Issue 57 of the Movement Research Performance Journal (MRPJ) takes up the keyword “work.” Given that Movement Research has a history of being an organization of artists laboring for and with one another, we invited contributors to consider, revise, or push against questions like: how are things working today? What is the condition of labor in the field of dance and performance? What does it mean to be or have a body that works, on which work is (or isn’t) projected? How do idealizations of the laboring body and/or the ethos of collective practice relate to or obscure the lived experience of making dance works, working in dance, or balancing artistic production with the productive demands of one’s so-called “survival job”? To work in dance (or the arts in general) is indisputably to be exploited. But the contributors to this issue both directly and obliquely take up the experience of working as both enervating and energizing (in often contradictory ways), and draw from their different experiences of working work’s uneven distribution across the globe, the abelism that belies work’s regimentation, and the on-going struggle to find solidarity among arts workers.
More than thematically linked, the issue’s three sections also reflect a desire to address how this publication itself asks artists to work. Artist-run since 1990, the burden of administering a publication like the MRPJ was (perhaps) once outweighed by the promise of what this kind of project could do to shape the field of dance and performance. Today, that editorial and administrative labor dovetails all too well with what has become naturalized as an expectation of practicing artists—that they write about what they are doing or want to do in grant applications, that they create content to be used both for educating and marketing to audiences, and that they develop a discourse that signifies the value of their work in relation to any number of fields other than dance.
For Issue 57, the MRPJ editorial team (Josh Lubin-Levy, John Arthur Peetz, and Nicole Bradbury) gave the keyword “work” to three artists designated as “Contributing Editors” (nora chipaumire, Jerron Herman, and Alex Rodabaugh). nora, Jerron, and Alex were each invited to invite three to five other participants to join the discussion but also encouraged to pass on the administrative and editorial labor to the MPRJ staff.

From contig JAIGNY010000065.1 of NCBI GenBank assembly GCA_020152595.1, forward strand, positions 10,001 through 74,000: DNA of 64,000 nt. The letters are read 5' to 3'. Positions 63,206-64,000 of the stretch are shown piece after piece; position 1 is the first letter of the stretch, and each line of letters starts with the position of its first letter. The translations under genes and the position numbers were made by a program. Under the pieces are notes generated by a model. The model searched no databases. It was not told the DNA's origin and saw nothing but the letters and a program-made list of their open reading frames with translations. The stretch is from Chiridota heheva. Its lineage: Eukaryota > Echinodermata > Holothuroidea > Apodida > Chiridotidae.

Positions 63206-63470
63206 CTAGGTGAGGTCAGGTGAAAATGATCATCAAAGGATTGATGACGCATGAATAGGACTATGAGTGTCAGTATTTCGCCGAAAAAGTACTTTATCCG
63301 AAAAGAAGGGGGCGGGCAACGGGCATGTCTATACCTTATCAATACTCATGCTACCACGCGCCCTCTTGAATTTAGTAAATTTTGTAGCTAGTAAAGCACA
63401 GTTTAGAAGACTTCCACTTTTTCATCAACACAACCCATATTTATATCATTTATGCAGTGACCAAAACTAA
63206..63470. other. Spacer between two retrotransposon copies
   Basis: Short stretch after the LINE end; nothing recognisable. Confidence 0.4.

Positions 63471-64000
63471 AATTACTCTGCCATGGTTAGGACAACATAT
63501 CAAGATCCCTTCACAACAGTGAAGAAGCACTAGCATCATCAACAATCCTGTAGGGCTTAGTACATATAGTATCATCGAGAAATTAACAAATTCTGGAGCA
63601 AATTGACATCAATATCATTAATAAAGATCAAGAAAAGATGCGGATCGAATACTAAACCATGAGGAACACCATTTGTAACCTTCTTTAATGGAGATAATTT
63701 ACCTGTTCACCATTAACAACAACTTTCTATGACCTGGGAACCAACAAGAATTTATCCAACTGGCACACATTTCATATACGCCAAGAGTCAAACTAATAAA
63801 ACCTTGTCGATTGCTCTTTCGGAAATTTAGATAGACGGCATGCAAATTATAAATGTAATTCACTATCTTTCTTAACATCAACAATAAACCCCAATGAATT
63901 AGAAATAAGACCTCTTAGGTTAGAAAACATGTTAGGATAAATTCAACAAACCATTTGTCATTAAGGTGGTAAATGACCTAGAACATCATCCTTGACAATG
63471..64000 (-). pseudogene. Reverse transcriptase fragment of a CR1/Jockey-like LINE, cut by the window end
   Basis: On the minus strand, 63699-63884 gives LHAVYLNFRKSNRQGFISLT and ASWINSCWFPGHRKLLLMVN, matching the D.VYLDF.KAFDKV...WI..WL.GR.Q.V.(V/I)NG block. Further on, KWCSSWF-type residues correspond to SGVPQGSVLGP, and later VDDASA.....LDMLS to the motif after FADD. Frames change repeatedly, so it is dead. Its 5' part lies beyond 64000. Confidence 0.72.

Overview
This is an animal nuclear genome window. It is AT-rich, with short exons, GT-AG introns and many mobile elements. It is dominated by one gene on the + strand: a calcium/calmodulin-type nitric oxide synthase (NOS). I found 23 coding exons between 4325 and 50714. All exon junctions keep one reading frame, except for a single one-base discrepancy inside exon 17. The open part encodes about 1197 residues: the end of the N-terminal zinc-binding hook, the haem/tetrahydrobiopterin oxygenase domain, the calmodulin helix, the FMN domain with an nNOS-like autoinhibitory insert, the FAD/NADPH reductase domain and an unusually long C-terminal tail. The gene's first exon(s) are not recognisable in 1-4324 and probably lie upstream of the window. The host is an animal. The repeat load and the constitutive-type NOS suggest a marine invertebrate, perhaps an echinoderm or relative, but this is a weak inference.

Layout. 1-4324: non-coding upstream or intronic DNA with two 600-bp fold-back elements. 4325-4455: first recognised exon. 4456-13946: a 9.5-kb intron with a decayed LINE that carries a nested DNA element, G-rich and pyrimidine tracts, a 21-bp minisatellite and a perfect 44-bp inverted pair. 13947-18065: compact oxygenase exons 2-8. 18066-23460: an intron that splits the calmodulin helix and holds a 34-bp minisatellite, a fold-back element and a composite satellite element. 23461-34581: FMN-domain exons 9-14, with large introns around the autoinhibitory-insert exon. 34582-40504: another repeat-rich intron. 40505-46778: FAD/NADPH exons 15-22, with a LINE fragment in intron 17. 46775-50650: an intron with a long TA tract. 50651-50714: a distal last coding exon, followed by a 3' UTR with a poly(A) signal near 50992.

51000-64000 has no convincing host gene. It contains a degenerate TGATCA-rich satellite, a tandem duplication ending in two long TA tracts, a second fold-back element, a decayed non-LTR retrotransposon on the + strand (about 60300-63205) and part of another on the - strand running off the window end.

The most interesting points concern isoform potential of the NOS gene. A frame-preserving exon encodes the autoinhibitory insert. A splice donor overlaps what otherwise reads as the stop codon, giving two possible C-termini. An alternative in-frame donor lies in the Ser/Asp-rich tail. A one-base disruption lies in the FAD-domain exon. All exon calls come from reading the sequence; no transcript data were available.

Issue 57 is only the beginning of thinking about how the structure of a journal on and by artists needs to adapt to an era in which content creation exists in overdrive.
SECTION 1: Contributing Editor
TEQUIO ancestral practice, MANY BODIES at work
This Is All Accidental?
MATHILDE WALKER–BILLAUD, LINA LAPELYTĖ
YINKA ESI GRAVES
A System’s Analysis
MARGUERITE ANGELICA MONIQUE HEMMINGS, LAI YI OHLSEN, JONATHAN GONZÁLEZ
For Abigail, for Simon
SIMON LEUNG, ABIGAIL LEVINE
SECTION 2: Contributing Editor
Reflection On The Myth
Not Alone, Not A Loan: On Collecting and Gathering
Calculating work: Dance and Justice in numbers / Calcular el trabajo: Danza y Justicia en cifras
CHRISTOPHER “UNPEZVERDE” NÚÑEZ
SECTION 3: Contributing Editor
Not Without A Fight
Don’t Use My Disabled Body Against Me
VANESSA HERNÁNDEZ CRUZ
Shaping Movements: The Power of Labor Unity, Dancework, and Organized Resistance
ELISE A. LOGAN
Guide For Building A Dancer’s Contract
DANCE ARTISTS’ NATIONAL COLLECTIVE, EMILY HANSEL
It’s Not Noble For Artists To Suffer